Why Adidas’s Samba Design Is Still Kicking It After 65 Years

The sneaker with three stripes and 35 million fans

Six years ago, a little-known U.K. film called Awaydays took a nostalgic walk back to the Thatcher-era world of "the casuals," a pack of working-class English adolescents who smoked, drank, screwed and fought for the love of football, all the while escaping the notice of the police by dressing as dandies in Aquascutum jackets, argyle sweaters, Fred Perry polo shirts—and Adidas Sambas.

Photo: Nick Ferrari

The blokes who popularized the Samba in the early 1980s weren't alive when the shoe first emerged in the 1950s, just like the kids who wear them today weren't around in the 1980s. That's the thing with a classic piece of apparel: It belongs to everyone and no one. And when it comes to classic sneakers, the Adidas Samba is the archetype.

"Some sneakers transcend time, place and style. They just continually exist in a pure form, and let the trivial matters of trends and hype wash over them, leaving them in a pure unaffected state," says Neal Heard, author of the definitive athletic shoe history, Trainers. "You could think of the Chuck Taylor, Jack Purcell, the Stan Smith in this guise. Yeah sure, sometimes someone wants to play about with them and reflavor them as the mood takes. But it's just a dalliance, a fad, while the classic shoe stays there and runs on its own way. The Adidas Samba is one of those shoes."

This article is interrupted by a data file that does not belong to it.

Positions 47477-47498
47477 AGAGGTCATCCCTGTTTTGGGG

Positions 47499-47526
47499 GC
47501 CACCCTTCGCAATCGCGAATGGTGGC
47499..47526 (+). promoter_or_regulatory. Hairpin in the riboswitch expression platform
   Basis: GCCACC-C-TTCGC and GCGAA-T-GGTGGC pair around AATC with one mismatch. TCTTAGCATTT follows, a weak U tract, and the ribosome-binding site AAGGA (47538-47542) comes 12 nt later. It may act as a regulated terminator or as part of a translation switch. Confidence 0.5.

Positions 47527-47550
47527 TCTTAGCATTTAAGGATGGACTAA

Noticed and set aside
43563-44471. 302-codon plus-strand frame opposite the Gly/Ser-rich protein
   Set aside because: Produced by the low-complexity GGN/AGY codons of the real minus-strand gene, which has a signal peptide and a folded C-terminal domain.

It was company founder Adi Dassler ("Adidas" is a mashup of his first and last names) who crafted the first Samba, a high-tech performance shoe when it debuted in 1950. Its soft leather upper afforded comfort, the trio of stripes added lateral support, and the high-traction gum rubber outsole let players kick around on icy turf without snapping their necks. A spike-soled version helped Germany win the World Cup in 1954.

But it was the Samba's inadvertent attribute of style that would grant it immortality. With its low profile and white-on-black contrast, the Samba was cool enough to wear off the pitch. At first, only footballers knew this, but it didn't take long for everyone else to find out.

They haven't forgotten, either. The Samba is the oldest Adidas shoe in continuous production, and, 65 years after its debut, it "still sells like mad," to quote Adidas' website ("mad" equates to 35 million pairs sold, by some estimates). London culture writer Sam Diss has called the Samba "Europe's equivalent of the Air Jordan."

Adidas has played riffs on the original over the years, introducing the Samba JP (with a tapered toe), the Samba 85 (in tan), and the Samba Super (with a longer tongue and toe cap.) But the company is too smart to take any variation too far, even to please the latest crop of stateside celebs spotted in their Sambas, including Rihanna, Kristen Stewart and Justin Timberlake.

"Fads come and go, but some designs just don't need to play those games," is how Heard puts it. "Some people boast about old school while others just genuinely are. The shoe is like your favorite friendly old uncle, held in esteem and respect. It should be."

 

 

This story first appeared in the Oct. 12 issue of Adweek magazine. Click here to subscribe.